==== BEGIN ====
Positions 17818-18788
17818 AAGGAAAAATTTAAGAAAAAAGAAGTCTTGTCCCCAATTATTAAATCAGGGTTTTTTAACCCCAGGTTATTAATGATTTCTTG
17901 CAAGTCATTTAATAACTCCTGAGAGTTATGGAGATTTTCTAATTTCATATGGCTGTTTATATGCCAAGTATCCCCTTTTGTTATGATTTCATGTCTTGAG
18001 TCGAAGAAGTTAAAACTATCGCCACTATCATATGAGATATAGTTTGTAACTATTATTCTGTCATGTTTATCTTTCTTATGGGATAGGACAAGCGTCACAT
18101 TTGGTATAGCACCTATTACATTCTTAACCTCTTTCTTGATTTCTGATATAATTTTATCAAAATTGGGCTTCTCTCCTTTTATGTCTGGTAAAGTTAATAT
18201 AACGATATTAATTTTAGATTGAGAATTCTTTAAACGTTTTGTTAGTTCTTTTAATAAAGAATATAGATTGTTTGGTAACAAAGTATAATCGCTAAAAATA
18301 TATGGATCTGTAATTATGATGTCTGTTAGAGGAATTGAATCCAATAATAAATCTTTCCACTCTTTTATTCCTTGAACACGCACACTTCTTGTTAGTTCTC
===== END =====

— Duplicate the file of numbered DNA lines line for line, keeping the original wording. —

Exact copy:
Positions 17818-18788
17818 AAGGAAAAATTTAAGAAAAAAGAAGTCTTGTCCCCAATTATTAAATCAGGGTTTTTTAACCCCAGGTTATTAATGATTTCTTG
17901 CAAGTCATTTAATAACTCCTGAGAGTTATGGAGATTTTCTAATTTCATATGGCTGTTTATATGCCAAGTATCCCCTTTTGTTATGATTTCATGTCTTGAG
18001 TCGAAGAAGTTAAAACTATCGCCACTATCATATGAGATATAGTTTGTAACTATTATTCTGTCATGTTTATCTTTCTTATGGGATAGGACAAGCGTCACAT
18101 TTGGTATAGCACCTATTACATTCTTAACCTCTTTCTTGATTTCTGATATAATTTTATCAAAATTGGGCTTCTCTCCTTTTATGTCTGGTAAAGTTAATAT
18201 AACGATATTAATTTTAGATTGAGAATTCTTTAAACGTTTTGTTAGTTCTTTTAATAAAGAATATAGATTGTTTGGTAACAAAGTATAATCGCTAAAAATA
18301 TATGGATCTGTAATTATGATGTCTGTTAGAGGAATTGAATCCAATAATAAATCTTTCCACTCTTTTATTCCTTGAACACGCACACTTCTTGTTAGTTCTC